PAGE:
What you cannot measure you cannot manage. This statement is so well known that it needs no further explanation. And is self-evident. If you cannot measure your performance – say as a sportsman – how will you manage to get the outcomes you want?
Look at the statement from the perspective of an investor. If you cannot measure performance, how can you achieve the results you want? But if performance is what you want out of your investment, then is measuring performance sufficient? Can the very same thing you want to achieve be the object of measurement?
Consider this from the sporting field. If an athlete wants to run 100 meters in 10 seconds or less, should his training be limited to running 100 meters all the time? Should the only object of measurement be the time he runs 100 meters, day in and day out? If that was the practice regime of his coach, I guarantee that either the athlete would suffer a career ending injury or give up in sheer boredom. But the expert coach would have that athlete run sprints, very short ones for speed and longer ones to build endurance, measure his weight at regular intervals to ensure that the weight to strength ratio is maintained, would look to improve lung capacity and measure that too. The more measures the coach devises the richer the training regime and the better the chances of our mythical athlete running a sub 10 second race.
So, it is in the Investment field. To get good performance from a portfolio, several variables that impact performance must be measured and those aspects managed. Keeping an eye on just the performance metric of the portfolio is not sufficient, in fact rather harmful.
The logical question then arises. Can an investor devise and construct alternative measures of portfolio health so that the long-term results of the portfolio are optimal? Let’s unpack this question.
First, what tools does an investor have to manage his portfolio? Only the Excel spreadsheet. And what can an Excel spreadsheet do? Except for the very expert spreadsheet users, only calculate the return metrics i.e., run the XIRR formula. And maybe do some sorting based on a rudimentary industry classification and the return metrics.
Next, what are those alternative measures of portfolio health that can be devised? I would wager than 99% of the investors would not know of alternative measures – whether they be suitability metrics, or stress tests. And if they do know of such alternative measures, would the Excel Spreadsheet be the instrument of choice to devise such calculators?
Finally, why was the term long term introduced? In the short term, the measurement problem might be ignored. Not that we advise it, but a daily engagement with the market and the portfolio can reduce catastrophe risk. But this type of daily engagement is not for anyone and for all time. Retirement planning and investing to create wealth are long term activities. Investing is not a “super over” swing and miss. Even amongst the professional cricket players, only the very best can look to hit the sixers with some regularity and some degree of confidence. For the others, playing to a plan and pacing the innings is necessary to achieve good results. So, it is too in investing. Playing for the long innings is the recommended way for stress free success.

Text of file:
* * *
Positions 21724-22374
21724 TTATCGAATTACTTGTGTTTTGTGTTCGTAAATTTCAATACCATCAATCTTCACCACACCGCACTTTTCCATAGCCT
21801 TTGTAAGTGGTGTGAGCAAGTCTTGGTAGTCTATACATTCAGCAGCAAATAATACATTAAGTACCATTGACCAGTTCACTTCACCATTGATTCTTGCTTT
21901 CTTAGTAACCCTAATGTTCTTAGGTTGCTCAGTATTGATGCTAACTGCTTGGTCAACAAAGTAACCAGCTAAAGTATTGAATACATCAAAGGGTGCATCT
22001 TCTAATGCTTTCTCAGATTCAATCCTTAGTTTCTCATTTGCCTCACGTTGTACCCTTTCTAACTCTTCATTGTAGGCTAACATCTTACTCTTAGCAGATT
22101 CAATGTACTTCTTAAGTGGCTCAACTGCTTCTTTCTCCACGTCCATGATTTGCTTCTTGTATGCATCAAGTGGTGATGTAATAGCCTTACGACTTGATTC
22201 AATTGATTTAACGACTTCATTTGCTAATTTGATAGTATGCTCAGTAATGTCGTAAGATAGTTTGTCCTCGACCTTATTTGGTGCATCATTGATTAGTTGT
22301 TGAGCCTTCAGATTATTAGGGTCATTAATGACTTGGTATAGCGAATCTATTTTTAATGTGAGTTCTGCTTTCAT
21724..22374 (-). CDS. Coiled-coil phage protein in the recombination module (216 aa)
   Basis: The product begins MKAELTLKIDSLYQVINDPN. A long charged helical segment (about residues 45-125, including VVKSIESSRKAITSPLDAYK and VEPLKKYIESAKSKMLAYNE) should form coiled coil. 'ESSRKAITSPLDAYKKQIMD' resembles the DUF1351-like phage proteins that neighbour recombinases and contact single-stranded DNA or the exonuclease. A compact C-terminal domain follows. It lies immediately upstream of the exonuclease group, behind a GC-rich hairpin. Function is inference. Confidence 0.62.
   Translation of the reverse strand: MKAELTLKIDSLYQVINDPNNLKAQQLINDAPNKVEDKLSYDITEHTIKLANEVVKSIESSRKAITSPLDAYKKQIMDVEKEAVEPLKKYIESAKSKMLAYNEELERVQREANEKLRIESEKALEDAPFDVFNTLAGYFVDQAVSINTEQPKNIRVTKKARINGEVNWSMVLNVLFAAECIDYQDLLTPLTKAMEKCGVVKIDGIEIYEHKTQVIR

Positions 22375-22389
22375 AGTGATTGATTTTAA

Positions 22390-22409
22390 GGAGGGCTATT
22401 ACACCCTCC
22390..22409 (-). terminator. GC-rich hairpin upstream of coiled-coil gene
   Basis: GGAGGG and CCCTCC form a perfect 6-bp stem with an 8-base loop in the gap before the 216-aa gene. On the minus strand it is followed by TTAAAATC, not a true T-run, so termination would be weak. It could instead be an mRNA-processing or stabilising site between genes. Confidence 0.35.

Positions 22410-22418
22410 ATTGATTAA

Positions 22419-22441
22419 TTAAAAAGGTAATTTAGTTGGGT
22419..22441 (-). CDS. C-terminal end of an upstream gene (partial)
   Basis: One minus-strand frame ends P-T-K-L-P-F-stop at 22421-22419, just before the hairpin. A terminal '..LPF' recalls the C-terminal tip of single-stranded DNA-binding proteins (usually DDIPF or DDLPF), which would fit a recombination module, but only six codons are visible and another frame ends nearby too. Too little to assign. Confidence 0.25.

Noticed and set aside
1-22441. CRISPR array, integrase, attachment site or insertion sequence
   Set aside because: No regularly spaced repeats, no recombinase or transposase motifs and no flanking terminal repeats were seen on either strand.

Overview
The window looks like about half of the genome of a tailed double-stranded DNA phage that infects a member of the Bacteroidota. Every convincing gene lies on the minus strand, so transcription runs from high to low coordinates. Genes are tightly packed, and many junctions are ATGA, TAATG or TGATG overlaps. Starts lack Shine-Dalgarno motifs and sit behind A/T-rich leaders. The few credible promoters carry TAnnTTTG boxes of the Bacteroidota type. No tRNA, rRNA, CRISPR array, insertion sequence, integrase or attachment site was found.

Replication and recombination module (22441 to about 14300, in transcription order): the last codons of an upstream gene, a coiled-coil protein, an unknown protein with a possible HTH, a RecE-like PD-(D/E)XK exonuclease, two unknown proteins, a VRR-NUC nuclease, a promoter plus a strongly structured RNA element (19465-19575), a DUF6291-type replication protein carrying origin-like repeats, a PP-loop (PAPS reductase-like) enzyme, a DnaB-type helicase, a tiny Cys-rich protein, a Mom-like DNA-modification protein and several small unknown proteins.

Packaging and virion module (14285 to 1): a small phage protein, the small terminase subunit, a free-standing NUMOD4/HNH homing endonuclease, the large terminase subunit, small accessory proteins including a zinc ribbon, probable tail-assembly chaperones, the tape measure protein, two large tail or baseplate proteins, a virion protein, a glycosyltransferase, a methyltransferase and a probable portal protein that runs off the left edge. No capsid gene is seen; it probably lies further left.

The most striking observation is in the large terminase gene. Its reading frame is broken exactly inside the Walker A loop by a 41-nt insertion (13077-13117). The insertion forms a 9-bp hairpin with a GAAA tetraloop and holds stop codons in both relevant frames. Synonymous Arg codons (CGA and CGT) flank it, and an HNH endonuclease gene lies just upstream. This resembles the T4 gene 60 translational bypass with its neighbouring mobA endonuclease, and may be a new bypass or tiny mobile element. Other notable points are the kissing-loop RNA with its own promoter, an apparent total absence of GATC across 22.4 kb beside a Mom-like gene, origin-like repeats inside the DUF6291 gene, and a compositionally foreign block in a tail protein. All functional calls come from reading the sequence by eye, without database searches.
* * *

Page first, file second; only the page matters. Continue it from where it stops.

Issues of this nature are the very reason why we have developed the Qfinr platform. The Qfinr platform is the tool which helps the individual investor to construct a holistic view of his portfolio, to run the various measures of portfolio analytics using the best data sources and the best-in-class mathematics. It looks through Funds and the ETFs, reads its component investments and provides an aggregate view of individual asset holdings. It provides industry, country, and currency exposures, and calculates various statistics that reflect the volatility and riskiness of a portfolio. If the investor wants to know if his portfolio will provide a higher return compared to an appropriate index representing the broader market, Qfinr can provide the answer. Qfinr calculates the risk and return of the portfolio, compares it to the appropriate index and provides scenario based Stressed Tests, so that an individual investor can assess whether the examined portfolio provides a good risk return profile. Finally, Qfinr’s analysis provides deep analysis on Funds, ETFs and Stocks and publishes a greater level of detail than the most well-known data providers in India or the US.
It is as if the investor has outsourced the heavy lifting in terms of data, and analytics to Qfinr while he uses the time thus saved to in his main line of business.
Next, we will consider how Qfinr constructs investor portfolios that are designed to work in in the medium to long term.